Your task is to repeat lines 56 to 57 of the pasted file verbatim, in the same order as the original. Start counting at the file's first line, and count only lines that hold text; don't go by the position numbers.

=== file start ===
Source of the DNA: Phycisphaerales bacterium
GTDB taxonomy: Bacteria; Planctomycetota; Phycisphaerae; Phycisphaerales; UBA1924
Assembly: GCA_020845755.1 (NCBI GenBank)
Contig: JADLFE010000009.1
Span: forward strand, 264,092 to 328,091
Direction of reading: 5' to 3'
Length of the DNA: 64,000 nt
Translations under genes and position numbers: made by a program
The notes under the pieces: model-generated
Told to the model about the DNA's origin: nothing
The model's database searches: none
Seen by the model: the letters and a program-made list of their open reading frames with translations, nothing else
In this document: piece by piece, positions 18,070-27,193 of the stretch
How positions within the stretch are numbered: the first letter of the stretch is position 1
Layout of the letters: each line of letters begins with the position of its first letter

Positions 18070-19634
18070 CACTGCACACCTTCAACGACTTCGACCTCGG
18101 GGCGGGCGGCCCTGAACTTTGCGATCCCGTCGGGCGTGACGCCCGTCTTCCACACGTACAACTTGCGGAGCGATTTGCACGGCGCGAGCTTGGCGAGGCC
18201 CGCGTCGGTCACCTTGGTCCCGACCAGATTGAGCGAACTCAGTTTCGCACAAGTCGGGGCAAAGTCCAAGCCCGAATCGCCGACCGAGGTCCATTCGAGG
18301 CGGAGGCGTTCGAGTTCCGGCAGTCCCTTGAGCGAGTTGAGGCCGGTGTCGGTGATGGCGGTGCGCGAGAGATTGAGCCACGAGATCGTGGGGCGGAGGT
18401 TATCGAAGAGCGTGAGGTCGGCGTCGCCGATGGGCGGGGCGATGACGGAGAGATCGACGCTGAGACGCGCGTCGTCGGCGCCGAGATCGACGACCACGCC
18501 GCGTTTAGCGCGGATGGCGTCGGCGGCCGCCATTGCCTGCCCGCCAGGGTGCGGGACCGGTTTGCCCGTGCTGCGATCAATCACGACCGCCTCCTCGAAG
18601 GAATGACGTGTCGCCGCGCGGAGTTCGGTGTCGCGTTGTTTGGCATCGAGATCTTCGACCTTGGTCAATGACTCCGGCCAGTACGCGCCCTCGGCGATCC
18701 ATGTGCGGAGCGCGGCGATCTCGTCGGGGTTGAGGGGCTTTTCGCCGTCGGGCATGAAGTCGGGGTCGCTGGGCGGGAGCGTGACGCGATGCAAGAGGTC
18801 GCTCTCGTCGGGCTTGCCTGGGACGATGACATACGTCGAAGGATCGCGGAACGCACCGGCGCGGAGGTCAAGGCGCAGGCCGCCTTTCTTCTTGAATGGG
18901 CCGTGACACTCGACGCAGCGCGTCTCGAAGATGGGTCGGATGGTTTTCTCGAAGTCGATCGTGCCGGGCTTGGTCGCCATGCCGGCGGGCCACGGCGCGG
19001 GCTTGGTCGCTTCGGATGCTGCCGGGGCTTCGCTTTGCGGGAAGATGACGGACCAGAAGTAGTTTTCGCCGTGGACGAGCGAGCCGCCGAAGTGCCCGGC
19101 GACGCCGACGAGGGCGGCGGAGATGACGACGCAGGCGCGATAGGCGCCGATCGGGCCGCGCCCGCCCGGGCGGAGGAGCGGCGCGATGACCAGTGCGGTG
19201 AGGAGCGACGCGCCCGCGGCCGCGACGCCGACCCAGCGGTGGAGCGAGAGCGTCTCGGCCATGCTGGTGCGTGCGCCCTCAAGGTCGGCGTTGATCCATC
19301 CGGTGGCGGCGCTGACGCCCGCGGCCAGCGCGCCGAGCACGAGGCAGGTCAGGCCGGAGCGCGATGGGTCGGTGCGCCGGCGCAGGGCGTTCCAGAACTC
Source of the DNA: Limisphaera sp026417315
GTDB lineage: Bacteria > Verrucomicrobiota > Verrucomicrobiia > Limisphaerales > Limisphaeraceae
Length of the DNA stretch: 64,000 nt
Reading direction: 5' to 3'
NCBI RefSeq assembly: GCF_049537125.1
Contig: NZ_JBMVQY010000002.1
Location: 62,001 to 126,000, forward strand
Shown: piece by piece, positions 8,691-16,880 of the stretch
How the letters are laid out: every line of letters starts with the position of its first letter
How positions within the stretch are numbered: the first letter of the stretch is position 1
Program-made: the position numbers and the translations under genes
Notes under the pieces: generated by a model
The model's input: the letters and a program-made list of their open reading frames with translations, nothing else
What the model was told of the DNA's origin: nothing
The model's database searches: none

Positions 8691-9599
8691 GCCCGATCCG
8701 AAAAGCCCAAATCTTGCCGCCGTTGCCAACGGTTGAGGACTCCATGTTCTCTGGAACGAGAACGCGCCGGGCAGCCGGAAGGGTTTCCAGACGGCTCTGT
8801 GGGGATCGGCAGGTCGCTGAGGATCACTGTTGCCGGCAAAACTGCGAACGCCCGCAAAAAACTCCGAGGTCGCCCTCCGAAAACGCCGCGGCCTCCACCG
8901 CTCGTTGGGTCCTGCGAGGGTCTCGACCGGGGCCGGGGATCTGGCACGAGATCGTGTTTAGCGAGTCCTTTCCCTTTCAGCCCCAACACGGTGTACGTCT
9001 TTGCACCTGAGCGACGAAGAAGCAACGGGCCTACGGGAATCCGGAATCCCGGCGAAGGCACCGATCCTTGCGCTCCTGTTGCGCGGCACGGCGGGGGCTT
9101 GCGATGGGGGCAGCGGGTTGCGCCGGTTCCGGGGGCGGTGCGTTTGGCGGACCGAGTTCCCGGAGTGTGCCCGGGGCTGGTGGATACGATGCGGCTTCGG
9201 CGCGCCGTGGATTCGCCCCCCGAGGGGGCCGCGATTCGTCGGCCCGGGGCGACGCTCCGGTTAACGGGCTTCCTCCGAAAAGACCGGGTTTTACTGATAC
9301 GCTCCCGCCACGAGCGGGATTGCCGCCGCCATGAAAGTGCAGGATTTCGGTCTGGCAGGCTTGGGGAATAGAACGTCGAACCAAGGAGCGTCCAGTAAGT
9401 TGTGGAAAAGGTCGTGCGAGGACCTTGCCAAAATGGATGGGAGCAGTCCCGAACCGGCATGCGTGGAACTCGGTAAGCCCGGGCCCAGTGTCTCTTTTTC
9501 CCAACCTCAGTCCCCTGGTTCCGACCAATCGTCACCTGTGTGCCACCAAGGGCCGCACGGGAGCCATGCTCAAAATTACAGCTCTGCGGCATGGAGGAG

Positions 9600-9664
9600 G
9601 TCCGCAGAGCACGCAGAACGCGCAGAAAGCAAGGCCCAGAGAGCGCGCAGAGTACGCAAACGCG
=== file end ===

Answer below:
9501 CCAACCTCAGTCCCCTGGTTCCGACCAATCGTCACCTGTGTGCCACCAAGGGCCGCACGGGAGCCATGCTCAAAATTACAGCTCTGCGGCATGGAGGAG

Positions 9600-9664